Anxiety and its close relative, fear are your built-in home security system.  Don’t eat that food of dubious providence; it could be poison! Watch out for people who are overly friendly, not friendly enough or remind you of Uncle Wally. You know how shifty he was. Some security systems are set on high alert while others are less easily alarmed.  Teenagers under the influence of hormones and an underdeveloped prefrontal cortex, will override the system to some extent.  They engage in risky behaviors without considering the consequences for the adrenaline rush or to prevent social exclusion, which to them feels like the ultimate danger.


As we age, we tend to get more cautious. Most people over sixty prefer a nice cup of tea over a bungee jump. They are less apt to take big risks because the body has less ability to handle the wave of stress hormones induced by surprises and thrills over time. Neurotransmitter levels naturally decline, also. Dopamine, a neurotransmitter associated with the higher drive for excitement and novelty found in adolescents is among the first to drop as we get older.[1]


The bottom line: anxiety is the body’s biological response to our innate desire for safety, which increases with age. It is a biological imperative for most of us. Even those who seem tough and fearless are worried about something, even if that anxiety is no more than the fear of missing out or not reaching their potential. We want to appreciate how our bodies are designed to protect us without being overrun with excessive worry or shut down by protective impulses.


The first step is to be aware that the nervous system reacts automatically before you can consider other options. Further, the brain does not distinguish between real and perceived danger. If you are worried about losing your job, you will generate the same stress hormone response as if you lost your job.  This is why people can be relieved when they get bad news. A pink slip in your mailbox can be liberating after months of losing your job in your mind.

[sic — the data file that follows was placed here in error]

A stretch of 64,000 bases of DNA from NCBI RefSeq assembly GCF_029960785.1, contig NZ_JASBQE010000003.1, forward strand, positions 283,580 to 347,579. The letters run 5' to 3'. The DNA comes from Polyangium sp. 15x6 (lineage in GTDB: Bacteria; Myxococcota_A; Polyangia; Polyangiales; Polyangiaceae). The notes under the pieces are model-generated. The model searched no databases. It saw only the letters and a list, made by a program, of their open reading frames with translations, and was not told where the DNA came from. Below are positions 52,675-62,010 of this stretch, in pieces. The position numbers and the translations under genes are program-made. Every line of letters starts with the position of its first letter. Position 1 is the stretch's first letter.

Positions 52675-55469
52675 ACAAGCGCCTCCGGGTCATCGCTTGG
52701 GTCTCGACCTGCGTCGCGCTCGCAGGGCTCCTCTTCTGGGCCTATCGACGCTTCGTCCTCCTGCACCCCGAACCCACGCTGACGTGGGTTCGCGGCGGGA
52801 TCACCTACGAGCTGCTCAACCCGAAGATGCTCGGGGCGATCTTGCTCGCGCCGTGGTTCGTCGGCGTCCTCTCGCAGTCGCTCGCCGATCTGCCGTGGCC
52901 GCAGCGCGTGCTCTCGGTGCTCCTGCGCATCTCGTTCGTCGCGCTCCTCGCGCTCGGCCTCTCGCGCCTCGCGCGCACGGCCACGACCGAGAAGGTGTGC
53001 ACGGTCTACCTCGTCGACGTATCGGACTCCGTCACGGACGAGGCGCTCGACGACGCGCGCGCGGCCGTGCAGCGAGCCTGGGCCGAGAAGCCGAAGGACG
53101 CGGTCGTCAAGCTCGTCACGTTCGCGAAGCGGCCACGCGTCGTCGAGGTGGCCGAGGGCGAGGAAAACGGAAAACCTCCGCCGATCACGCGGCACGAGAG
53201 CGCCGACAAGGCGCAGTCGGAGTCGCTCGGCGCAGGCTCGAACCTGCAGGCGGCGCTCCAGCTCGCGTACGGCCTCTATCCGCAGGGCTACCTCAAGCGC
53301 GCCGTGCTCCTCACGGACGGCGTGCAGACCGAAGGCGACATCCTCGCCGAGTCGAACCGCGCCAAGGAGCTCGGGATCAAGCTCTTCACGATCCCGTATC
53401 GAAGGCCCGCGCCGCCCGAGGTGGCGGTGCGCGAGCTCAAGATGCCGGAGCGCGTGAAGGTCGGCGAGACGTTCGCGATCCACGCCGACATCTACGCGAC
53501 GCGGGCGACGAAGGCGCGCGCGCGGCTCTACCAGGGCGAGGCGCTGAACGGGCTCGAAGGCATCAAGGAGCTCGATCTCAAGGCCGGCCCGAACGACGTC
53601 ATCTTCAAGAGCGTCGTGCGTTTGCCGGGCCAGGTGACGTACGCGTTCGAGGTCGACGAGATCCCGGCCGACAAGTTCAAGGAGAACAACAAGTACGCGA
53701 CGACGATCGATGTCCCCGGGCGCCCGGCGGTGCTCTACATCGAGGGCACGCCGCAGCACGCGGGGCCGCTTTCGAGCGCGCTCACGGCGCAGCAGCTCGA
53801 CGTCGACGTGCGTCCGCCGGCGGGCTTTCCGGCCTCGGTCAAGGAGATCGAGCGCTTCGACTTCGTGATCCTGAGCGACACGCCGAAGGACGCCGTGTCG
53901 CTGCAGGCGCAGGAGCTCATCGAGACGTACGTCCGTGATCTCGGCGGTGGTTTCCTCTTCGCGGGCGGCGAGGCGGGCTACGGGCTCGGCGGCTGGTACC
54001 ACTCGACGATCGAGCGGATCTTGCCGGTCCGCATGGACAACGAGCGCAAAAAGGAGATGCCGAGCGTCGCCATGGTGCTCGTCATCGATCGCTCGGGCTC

The worst that could happen, that is someone who you love is hurt or even killed, can be less stressful than the ongoing worry about such an event.


It behooves you to observe and question your thoughts. The body may be designed to keep you safe but the mind can get tangled in the security system and leave you unable to distinguish between real and perceived stress. When your heart rate goes up, you might feel worried but something is not necessarily wrong.  If you are in danger, use your instincts and get out but most fears are not about immediate threats. Consciously slow down your breathing. After inhaling hold the air in your lungs for a few seconds and then exhale leisurely.  In this moment, are you safe? If so, you can give your security system a break.



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